Day 9: Hoe Hoe Hoe!

Our first day taking the reigns!

You heard it first, reporting from Miranda:

 

The day started with a BEAUTIFUL sunrise, submitting our proposals and preparation for going out on our assigned boats to begin our research projects.

Team Red Seas and Team Green paired up on the MOP boat with Captain Alexa to direct her to our reefs of need for the day– Reef patch number 4 and Reef patch number 9 — to officially begin our research data collection.  Team Red Seas, being the only team of 3, had a rough start finding our rhythm of collecting various parts of calving on the reef, areas at the reef edge where large chunks are mysteriously breaking off.  After a few attempts of trial and error, we finally figured out ways to maximize our time with each member smoothly carrying out the appointed tasks.  Dr. Hunter let us borrow her very own Chiyoko-Sized Hoe so we could attach an underwater camera and take data via video clips–the triumph of which is TBA..

Otherwise, Team Red Seas data collection was a success!! We then got to return to the boat, make our way to Reef 9 and rest top-side while Team Green carried out their scientific duties.  Team Red Seas later decided to make a trip off island (yayyy!!!) for vegan treats, coconut oil and real ice cream to hold us over until the next Costco trip. Here’s some photos for all you visual learners.

Look at that Beauty coming up!

Look at that Beauty coming up!

Team Red Seas' Life Records in Field Problems in Marine Biology

Team Red Seas’ Life Records in Field Problems in Marine Biology

A typical morning in the dorms scurrying to eat breakfast, make lunch, finish pending assignments and prep for a day on the water before a 9am briefing. (Man, I got exhausted just typing this out...)

A typical morning in the dorms scurrying to eat breakfast, make lunch, finish pending assignments and prep for a day on the water before a 9am briefing. (Man, I got exhausted just typing this out…)

Our Token Male!

Our Token Male!

Morning Classroom Thingzzz.

Morning Classroom Thingzzz.

Hayyyy Youuuu GUYYYYZZZZ!!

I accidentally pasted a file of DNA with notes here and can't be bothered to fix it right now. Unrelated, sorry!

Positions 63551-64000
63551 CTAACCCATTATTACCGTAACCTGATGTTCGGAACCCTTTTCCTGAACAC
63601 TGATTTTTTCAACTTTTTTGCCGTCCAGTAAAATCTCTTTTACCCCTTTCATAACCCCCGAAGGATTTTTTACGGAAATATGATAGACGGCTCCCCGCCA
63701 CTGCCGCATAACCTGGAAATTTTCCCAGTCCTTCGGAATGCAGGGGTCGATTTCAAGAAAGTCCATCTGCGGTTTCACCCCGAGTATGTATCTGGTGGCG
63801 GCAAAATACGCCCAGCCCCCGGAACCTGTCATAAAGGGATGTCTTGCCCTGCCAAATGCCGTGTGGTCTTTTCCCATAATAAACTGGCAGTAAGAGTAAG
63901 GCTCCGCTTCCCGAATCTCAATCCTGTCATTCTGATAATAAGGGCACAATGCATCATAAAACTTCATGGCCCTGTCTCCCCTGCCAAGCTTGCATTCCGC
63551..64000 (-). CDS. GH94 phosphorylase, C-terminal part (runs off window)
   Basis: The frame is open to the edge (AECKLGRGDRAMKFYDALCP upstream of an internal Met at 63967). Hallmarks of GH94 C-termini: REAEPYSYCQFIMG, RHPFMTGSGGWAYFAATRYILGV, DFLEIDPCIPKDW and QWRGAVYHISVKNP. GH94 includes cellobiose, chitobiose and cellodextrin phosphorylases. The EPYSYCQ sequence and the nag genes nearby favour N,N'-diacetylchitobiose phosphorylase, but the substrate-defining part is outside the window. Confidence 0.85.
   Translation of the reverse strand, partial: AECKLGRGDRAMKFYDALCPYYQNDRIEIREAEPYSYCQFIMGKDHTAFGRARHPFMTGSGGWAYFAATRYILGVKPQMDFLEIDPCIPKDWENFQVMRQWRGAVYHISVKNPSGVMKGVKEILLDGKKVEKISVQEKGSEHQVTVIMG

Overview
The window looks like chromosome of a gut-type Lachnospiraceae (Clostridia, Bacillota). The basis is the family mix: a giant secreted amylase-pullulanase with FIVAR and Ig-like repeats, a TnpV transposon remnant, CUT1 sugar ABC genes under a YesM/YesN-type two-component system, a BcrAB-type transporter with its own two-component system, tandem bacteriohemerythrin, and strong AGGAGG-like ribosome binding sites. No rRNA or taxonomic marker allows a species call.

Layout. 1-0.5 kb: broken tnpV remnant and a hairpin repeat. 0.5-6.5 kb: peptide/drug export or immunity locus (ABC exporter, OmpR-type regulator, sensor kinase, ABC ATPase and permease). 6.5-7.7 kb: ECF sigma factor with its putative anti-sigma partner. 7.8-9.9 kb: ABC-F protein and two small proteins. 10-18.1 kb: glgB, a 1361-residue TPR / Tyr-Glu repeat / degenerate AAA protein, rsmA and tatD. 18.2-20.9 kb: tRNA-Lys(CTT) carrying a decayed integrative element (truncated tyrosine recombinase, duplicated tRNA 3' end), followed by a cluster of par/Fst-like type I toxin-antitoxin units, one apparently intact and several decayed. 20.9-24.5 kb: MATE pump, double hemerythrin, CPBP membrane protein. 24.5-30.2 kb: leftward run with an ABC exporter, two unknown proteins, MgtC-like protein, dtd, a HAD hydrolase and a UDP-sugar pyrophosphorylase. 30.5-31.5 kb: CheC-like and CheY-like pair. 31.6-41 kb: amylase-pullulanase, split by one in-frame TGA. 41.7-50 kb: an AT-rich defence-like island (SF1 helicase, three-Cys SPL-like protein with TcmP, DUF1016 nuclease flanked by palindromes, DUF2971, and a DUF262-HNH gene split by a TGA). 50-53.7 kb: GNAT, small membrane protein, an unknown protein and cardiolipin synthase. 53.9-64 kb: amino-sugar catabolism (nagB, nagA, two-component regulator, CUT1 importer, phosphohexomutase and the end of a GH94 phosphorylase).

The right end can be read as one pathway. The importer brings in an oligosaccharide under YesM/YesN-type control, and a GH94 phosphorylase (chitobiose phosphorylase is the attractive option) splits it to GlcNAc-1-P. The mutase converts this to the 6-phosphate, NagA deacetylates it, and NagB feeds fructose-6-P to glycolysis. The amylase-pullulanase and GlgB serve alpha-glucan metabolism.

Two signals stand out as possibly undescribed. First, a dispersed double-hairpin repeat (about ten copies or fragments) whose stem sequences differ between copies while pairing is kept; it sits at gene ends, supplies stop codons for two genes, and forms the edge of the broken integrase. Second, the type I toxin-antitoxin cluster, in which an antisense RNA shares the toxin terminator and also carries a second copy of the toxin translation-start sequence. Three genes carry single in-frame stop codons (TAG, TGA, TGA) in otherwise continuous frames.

Hayyyy Youuuu GUYYYYZZZZ!!

Departure of Moku O Lo'e to collect date

Departure from Moku O Lo’e to collect data

Reef Patch 9

Reef Patch 9

A Lil Chiyoko R & R

A Lil Chiyoko R & R

An attempt to Dry the Pareo

An attempt to Dry the Pareo

Jordyn and the Beautiful Back Drop

Jordyn and a Beautiful Back Drop

Jazmin (Green Team) and her Mask Addition

Jazmin (Green Team) and her Mask Addition

Team Red Seas and our Daily Selfie

Team Red Seas and our Daily Selfie

The Gorgeous Reef Number 4!

The Gorgeous Reef Number 4!

Back at the Boat Dock

Back at the Boat Dock (Jazmin and Alina)

I see you!

I see you, Kalene!

The Chiyoko-sized Hoe!

The Chiyoko-sized Hoe!

Oh Sun! You so Ray-Z!

Oh Sun! You so Ray-Z!

Hello From the Other Side!

Hello From the Other Side!

 

 

 

 

 

 

 

 

 

 

 

 

Hi, this is Alex from Team Yellow. Today we went out to collect more data on the patch reefs of Kane’ohe Bay. My group created several transects to assess the coverage of coral and algae in the reefs of the northern bay. Needless to say, we did an amazing job. Field problems are slowly but surely turning into field solutions as we learn and improve each day. Not only are our skills as scientists growing but also our bonds of friendship between classmates. I never had sisters growing up but I feel I have just gained 14 of them.

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3 Responses to “Day 9: Hoe Hoe Hoe!”

  1. Rancs Says:

    Please allow a bit of writing critique, for learning purposes only, of course.

    First and foremost, great use of active voice reporting! It’s vibrant and captures the reader’s attention.

    The opening lacks parallel comparisons and use of proper syntax by placing the scenery descrition in the preparation activities. Had you opened with a single exclamation of the wonderous beauty of Mother Nature you may have been more apt to separate the activities of preparation. As it is reported, the scenery muddles the activities and scrambles the syntax of parallelism by beginning the opening list with a prepositional phrase (…with…), a gerund phrase (…submitting…) and a noun phrase (…preparation…). I only mention it here because you used a better example of parallelism in the closing paragraph when you listed: return, make and rest (although you used “…to return…” to begin the list)–but at least you paralleled three verb phrases.

    It’s a good practice to avoid using double prepositions in writings: “out on” in the first paragraph, “up on” in the second. We tend to blog our conversational verbiage, so I completely understand why this usage proliferates. Regardless, it’s popularity does not make it grammatically correct.

    Thank you for defining the term “calving the reef” after mentioning this esoteric phrase.

    Can you see what’s missing in this phrase:

    “Team Red Seas data collection…”?

    The data collection belongs to the team and the team’s name ends in ‘s’; therefore, an apostrophe follows the ‘s’ in Seas.

    “Here’s some” is the wrong syntax also. Here are some…

    Excellent use of photos to support the report. Keep up the great work! Lopks like you’re having a blast!

    I trust you will take these comments constructively.

  2. Rancs Says:

    One more thing: the title is very creative. To lend more powerful support to the title and how grateful the team was to receive the camera as a gift, you may have referenced “Christmas in July” or something to that effect.

  3. Rancs Says:

    We are tied to the ocean. And when we go back to the sea, whether it is to sail or to watch – we are going back from whence we came.

    John F. Kennedy
    D-MA; POTUS 1961-1963
    Read more at: https://www.brainyquote.com/quotes/quotes/j/johnfkenn151955.html?src=t_ocean

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